I have had problems with re-hydrating green beans in the past and asked a true drying guru for some help. She suggests blanching and then freezing the green beans before drying. The freezing breaks down the cells so they will rehydrate better otherwise, they will take a couple of hours to rehydrate.
Here are a few ideas for using some of your dehydrated vegetables.
I like to do mixed veggies to use as soup starter. Diced carrots and peas are good together. You can use dried sweet corn (ground up) and add it to flour when making cornbread.
Scalloped potato's or au gratin ones.
Dried diced potato's make a great hash when mixed with leftover beef and dried onions.
Cabbage dices and fried diced bacon and onions or leeks with bow tie noodles is good.Sometimes I add dried tomato's.
How about cabbage soup with potato slices, carrots, and fried bacon?
Hmm, lets see.... pickled beet slices, gingered diced carrots, green pea and boiled egg salad.
Make white bread and roll it thin. Add re-hydrated hamburger, carrots, peas, onions and line the bread and make a pinwheel. Let the bread rise and bake. Slice and cover with gravy made from the re-hydrating water.
The possibilities are endless. So what are you waiting for?
|Coco Loves Peanut Butter!|
Around here we aren't supposed to get our first freeze until around the first week in November. That's what they keep saying anyway. That didn't work out to for us well last year. We got a surprise freeze in the middle of October and everything in the garden froze. Things happen.... We figured it was just a freak thing because the temps went right back up to normal for several weeks. Well, as luck would have it this past Friday night we had a cold front move in and the forecasters were calling for a possible overnight freeze out here where we are. It also brought in some seriously cold rain before dark.
What do you do? Well, we got out there in our raincoats and picked as much as we could ahead of a possible freeze. We stripped all the pepper plants of fruit and picked as much squash as was ready to pick. We started getting some of the tomatoes pulled off the vines but I got soooo cold and wet out there I finally said no more. I called Uncle and went in the house to get warmed up and dried off. It's not like we've not been blessed with a wonderful year for tomatoes.
We didn't get a hard freeze but we did get a pretty heavy frost. It was enough to kill off the squash and the pumpkins.
The peppers look as though they'll probably come back.
Some folks say that you can't can yellow squash. That it gets to soft in the canning process. Have you ever seen yellow squash in cans at the grocery store? I have. Shoot, I've even bought it several times. We happen to love squash even if it is sorta squishy, the flavors still spot on. This year I've experimented with chunks instead of slices in hopes that it won't totally fall apart. I haven't opened any of it yet to find out yet but I'll try to remember to let you know how it comes out.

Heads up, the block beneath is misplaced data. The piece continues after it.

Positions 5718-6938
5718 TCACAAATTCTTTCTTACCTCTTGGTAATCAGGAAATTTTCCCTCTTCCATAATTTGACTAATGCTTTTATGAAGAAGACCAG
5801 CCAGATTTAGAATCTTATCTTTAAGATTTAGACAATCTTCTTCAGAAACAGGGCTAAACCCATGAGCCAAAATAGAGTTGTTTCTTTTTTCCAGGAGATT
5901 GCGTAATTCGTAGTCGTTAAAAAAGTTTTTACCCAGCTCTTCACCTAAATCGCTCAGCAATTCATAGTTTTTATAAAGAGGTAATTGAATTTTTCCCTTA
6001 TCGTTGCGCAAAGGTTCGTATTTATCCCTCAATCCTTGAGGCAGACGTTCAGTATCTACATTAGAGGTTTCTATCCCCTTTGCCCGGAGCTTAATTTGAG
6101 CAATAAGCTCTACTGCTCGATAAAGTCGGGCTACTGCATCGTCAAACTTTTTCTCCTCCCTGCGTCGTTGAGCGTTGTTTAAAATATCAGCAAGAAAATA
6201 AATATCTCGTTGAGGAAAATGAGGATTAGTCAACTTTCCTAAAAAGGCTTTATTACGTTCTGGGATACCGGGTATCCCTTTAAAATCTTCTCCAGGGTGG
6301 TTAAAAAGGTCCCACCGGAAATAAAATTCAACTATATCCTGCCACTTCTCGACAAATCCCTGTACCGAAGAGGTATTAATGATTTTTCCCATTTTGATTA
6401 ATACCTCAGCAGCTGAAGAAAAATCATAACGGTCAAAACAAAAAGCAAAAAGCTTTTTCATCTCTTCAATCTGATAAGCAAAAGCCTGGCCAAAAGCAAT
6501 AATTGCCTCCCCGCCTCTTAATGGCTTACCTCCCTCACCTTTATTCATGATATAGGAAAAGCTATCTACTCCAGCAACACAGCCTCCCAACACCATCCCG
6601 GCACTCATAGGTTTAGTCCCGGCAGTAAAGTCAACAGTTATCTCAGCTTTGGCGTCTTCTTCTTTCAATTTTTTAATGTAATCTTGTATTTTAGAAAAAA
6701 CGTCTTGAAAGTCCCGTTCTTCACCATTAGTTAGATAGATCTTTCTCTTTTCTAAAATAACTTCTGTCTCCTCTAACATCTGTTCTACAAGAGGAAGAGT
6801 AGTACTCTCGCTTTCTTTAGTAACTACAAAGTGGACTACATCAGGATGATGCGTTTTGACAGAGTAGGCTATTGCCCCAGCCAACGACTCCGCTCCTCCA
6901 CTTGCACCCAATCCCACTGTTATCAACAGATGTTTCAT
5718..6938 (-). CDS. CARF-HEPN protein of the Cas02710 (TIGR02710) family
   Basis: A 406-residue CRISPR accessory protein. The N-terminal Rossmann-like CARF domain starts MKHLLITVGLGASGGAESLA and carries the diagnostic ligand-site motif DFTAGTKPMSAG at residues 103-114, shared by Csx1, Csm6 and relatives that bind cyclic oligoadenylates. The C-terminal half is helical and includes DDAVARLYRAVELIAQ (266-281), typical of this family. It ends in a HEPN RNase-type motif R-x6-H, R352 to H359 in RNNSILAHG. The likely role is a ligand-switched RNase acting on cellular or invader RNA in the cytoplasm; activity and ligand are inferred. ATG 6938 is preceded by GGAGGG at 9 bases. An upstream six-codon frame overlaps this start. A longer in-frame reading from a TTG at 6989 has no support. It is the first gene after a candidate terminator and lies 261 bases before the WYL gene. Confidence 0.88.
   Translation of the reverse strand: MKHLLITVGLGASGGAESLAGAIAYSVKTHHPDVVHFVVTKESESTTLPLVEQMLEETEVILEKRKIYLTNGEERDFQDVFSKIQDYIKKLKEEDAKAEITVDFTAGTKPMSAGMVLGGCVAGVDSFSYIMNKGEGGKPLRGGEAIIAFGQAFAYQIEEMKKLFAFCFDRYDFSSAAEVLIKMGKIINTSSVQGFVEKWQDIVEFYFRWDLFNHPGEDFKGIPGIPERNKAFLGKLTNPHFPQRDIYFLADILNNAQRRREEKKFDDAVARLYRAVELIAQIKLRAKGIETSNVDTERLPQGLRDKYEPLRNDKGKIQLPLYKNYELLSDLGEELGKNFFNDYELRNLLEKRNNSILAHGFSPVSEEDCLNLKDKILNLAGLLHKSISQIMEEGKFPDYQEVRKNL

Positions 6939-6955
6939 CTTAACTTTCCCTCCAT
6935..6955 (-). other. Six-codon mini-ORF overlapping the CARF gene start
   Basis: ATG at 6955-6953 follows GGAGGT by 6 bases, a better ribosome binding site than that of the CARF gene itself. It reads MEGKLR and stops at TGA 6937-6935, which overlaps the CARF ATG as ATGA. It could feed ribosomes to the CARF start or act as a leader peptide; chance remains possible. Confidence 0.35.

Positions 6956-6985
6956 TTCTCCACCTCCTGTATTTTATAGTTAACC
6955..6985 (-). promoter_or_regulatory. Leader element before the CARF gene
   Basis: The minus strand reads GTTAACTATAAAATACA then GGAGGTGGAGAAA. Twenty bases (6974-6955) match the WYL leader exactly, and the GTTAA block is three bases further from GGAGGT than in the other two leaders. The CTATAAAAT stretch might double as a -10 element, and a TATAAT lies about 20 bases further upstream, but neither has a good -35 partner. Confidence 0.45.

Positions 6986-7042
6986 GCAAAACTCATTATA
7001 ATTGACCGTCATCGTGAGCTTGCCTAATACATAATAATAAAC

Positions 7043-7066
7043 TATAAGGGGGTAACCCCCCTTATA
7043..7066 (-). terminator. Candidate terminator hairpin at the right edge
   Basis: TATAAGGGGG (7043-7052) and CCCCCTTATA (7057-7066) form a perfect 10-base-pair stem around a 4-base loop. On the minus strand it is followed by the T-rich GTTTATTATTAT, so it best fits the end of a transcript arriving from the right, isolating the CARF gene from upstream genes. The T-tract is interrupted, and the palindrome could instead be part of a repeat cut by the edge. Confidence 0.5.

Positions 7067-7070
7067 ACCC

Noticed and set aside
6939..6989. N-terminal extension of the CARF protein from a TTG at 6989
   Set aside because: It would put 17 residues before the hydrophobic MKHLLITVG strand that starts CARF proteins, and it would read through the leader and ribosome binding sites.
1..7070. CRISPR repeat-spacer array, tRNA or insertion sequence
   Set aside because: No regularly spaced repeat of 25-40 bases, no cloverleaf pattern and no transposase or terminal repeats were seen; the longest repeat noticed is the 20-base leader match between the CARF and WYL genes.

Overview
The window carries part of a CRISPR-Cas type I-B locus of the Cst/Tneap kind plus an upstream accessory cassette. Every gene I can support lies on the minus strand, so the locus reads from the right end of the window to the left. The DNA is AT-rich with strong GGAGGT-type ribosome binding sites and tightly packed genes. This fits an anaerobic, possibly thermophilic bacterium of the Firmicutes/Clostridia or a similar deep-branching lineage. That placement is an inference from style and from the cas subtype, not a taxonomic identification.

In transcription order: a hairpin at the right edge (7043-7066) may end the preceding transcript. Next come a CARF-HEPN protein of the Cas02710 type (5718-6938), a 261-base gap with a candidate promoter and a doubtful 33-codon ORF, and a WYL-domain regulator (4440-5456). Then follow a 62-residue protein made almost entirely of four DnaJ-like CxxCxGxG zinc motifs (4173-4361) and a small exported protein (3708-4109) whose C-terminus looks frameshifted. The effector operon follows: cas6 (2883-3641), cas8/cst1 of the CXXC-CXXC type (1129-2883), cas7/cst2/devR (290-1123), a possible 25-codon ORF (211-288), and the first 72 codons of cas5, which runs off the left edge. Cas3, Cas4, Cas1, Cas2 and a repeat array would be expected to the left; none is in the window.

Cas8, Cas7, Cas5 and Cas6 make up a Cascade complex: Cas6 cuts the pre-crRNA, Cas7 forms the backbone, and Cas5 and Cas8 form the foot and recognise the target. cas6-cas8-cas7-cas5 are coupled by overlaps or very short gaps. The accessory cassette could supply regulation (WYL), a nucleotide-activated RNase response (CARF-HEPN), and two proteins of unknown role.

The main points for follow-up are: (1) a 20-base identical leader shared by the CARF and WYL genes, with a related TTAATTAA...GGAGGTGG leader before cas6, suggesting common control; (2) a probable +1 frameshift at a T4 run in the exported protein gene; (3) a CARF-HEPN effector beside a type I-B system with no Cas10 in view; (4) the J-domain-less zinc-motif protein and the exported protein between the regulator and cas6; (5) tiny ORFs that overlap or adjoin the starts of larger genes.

Last years early freeze and then this years frost have me wondering if maybe we should look into some row covers. What I've seen out there is pretty pricey though so I'll start poking around and see if I can come up with something more in our price range. I've been told that using row covers on the squash helps dramatically decrease the @#^% squash bugs too.
I have to laugh. We were having such good luck keeping down those #@$* squash bugs with the Eight. And then they freeze. Go figure!
You know it is true.
What a mess. I can't even find the words to express how I feel about what was once OUR government. Yet again these fools have waited until the very last minute to do their job. What do they do when they finally reach an agreement? They do exactly the same thing they did with Obama Care. Passed at the last minute and filling it full of pork, they have again passed this mess without reading it. We are toast. A ticking time bomb is just waiting for the right moment to explode.
At this point all I can say is that we are in for some deeply troubled times in the very near future. If you don't feel the need to prepare for the coming days, if you choose to turn a blind eye to what has happened to our country then you will become nothing more than a burden. I point to what happened last week when the EBT cards failed to work for a few hours. Their actions should be a wake up call to folks who think chaos cannot happen here. It can happen in a matter of hours.
This president is hell bent on "Fundamentally changing America". It looks as though he is doing a bang-up job so far. Obama Care will destroy what little is left of this country. As folks start seeing just how much this "affordable" health care is going to cost them personally maybe... just maybe they will understand what that fundamental change "His Highness" was talking about.
This government shut down showed those who didn't know before that the POTUS has no honor. His actions are juvenile at best. His version of holding his breath until he turns blue. Shutting down the commissaries on the bases? Shutting down National memorials and National Parks. One park ranger told the press "we've been instructed to make things as uncomfortable as possible." ? These actions and many others like it show just what sort of cloth this POTUS cut from. The emperor wears no clothes. Tyranny is truly upon us.